(LiveHacking.Com) – Alien Vault Labs have recently found some OS X malware which uses an already fixed vulnerability in Microsoft Office for Mac to infect Apple PCs with command-and-control malware. The vulnerability exploited by the malware was patched in June 2009 and affected all versions of Mac Office 2004 version 11.5.4 or earlier, Mac Office 2008 version 12.1.8 or earlier, and OpenXML Converter 1.0.2 or earlier. The malware, which will only infect unpatched systems, is the first recorded malware for OS X that attempts to use Office documents as a means of infection.

For a system to be infected a user needs to open a specially crafted Word document in an unpatched version of Word for Mac. The document then causes a script to save the malware to the hard disk. The malware is then run to complete the infection. Once installed the malware tries to make contact with a command-and-control server in China. The server sends instructions to the Mac giving the attacker remote control and allow them to install programs; view, change, or delete data; or create new accounts. By running Word from standard account (which the majority of Mac user do), the control that the remote attackers have over the system is limited.

Removal

The good news is that the malware is easy enough to remove by running the following commands in the OS X Terminal:

sudo rm /Applications/Automator.app/Contents/MacOS/DockLight
sudo rm /Library/launchd

As always, it is best to keep your Mac up to date via the automatic software updates supplied by Apple and by any third parties like Microsoft.

Is There an Unpatched Vulnerability in Skype for Mac? Yes and No.

Gordon Maddern caused quite a stir over the weekend when he blogged about a zero day vulnerability in the Mac OS X client of Skype. According to Gordon, who is part of Pure Hacking a security consultancy company, he discovered the vulnerability over a month ago and notified Skype. They responded with “Thank you for showing an interest in skype security, we are aware of this issue and will be addressing it in the next hotfix.” However after a month of silence Gordon decided to go public.

Skype responded quickly saying that the vulnerability has been fixed. “At the time they alerted us, we were already aware of the issue and were working on a fix to protect Skype users from this vulnerability… We subsequently released a hotfix for this problem in a minor update (Skype for Mac version 5.1.0.922) on April 14th.”

However the problem was that since there were no reports of this vulnerability being exploited in the wild, Skype did not prompt its users to install this update, as, according to Skype, “there is another update in the pipeline that will be sent out early next week.”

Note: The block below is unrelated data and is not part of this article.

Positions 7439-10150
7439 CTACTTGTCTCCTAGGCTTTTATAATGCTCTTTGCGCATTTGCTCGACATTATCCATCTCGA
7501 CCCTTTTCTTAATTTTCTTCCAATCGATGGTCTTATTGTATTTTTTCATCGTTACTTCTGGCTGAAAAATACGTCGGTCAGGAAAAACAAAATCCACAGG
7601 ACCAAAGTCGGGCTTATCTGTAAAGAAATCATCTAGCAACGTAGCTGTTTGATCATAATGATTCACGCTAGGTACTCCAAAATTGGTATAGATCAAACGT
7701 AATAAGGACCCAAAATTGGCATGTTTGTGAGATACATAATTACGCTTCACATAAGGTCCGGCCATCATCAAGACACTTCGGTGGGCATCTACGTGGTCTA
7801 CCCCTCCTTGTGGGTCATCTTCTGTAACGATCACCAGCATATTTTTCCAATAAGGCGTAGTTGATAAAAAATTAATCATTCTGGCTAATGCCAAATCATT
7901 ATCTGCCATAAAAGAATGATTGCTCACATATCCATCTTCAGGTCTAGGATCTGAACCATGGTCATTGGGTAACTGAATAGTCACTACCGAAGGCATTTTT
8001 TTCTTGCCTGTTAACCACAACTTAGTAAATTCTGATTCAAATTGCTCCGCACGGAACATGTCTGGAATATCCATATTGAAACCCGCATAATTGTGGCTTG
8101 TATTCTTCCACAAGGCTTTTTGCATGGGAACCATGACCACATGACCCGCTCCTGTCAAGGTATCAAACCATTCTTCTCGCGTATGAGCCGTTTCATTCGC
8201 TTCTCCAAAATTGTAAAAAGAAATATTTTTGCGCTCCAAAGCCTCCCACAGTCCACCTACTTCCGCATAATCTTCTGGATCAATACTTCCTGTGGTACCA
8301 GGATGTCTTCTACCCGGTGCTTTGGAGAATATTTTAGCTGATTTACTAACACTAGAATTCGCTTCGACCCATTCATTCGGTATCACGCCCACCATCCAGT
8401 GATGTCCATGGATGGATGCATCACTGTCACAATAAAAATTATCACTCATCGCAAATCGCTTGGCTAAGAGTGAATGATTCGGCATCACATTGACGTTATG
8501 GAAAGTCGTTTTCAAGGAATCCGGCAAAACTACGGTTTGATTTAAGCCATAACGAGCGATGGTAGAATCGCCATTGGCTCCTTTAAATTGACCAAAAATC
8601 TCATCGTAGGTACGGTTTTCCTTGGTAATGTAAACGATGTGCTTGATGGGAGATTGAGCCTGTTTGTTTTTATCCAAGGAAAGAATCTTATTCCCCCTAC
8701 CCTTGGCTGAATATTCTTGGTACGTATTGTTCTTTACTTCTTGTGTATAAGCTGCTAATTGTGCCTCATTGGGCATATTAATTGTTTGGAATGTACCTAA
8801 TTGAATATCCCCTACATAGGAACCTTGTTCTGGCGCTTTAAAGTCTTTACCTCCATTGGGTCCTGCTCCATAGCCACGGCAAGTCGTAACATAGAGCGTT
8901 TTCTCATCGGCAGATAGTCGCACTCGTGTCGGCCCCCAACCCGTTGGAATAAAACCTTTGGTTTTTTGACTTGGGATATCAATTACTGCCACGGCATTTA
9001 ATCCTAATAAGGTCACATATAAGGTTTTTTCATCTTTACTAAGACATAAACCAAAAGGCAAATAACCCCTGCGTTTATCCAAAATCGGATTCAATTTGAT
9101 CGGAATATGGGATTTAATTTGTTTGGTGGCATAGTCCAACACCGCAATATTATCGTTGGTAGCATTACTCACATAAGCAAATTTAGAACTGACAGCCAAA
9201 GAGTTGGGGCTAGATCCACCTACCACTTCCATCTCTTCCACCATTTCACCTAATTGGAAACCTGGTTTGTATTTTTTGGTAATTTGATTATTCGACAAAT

Gorden has subsequently updated his blog: “We can confirm that skype has fixed this issue in 5.1.0.922. It requires a manual update. All prior versions are vulnerable. According to skype this patch will be pushed out next week.”

To update your Skype for Mac client just click on Skype -> Check for Updates or you can download the software here.

Analysis: Skype got this wrong by not notifying its users of the upgrade. A month is a long time in information security. If another hacker discovered the same flaw and launched an attack it could have harmed Skype’s reputation enormously.

BlackHole RAT – New Mac Trojan

Security researchers from Sophos have spotted a new piece of malware. Which in itself isn’t unusual, but this one is as it targets Mac OS X and not Windows.

According to the client end of the malware, used by the attacker to send commands to the remote machine, the software is still beta quality and not yet finished. The implication is that development is on-going and a more sophisticated version of the software is planned.

Known as BlackHole RAT the software seems to be a port of the well-known Remote Access Tool/Trojan (RAT) for Windows known as darkComet. SophosLabs have dubbed the trojan as OSX/MusMinim-A.

At the moment there are no reports of this tool spreading in the wild and the doesn’t come with a deliverly mechanism meaning that attackers wishing to use it need to find a way to infect the remote Mac with the server component via a vulnerability in a browser or plugins etc.

The functionality of the so-called beta is fairly limited and current only allows the attacker to:

  • Placing text files on the desktop
  • Sending restart, shutdown or sleep commands
  • Running arbitrary shell commands
  • Placing a full screen window with a message that only allows you to click reboot
  • Sending URLs to the client to open a website
  • Popping up a fake “Administrator Password” window to try and solicit the administration credentials from the victim

However this is enough to cause damage to the remote machine and has the potential for online fraud.

http://ithreats.net have posted a YouTube video of BlackHole RAT in action.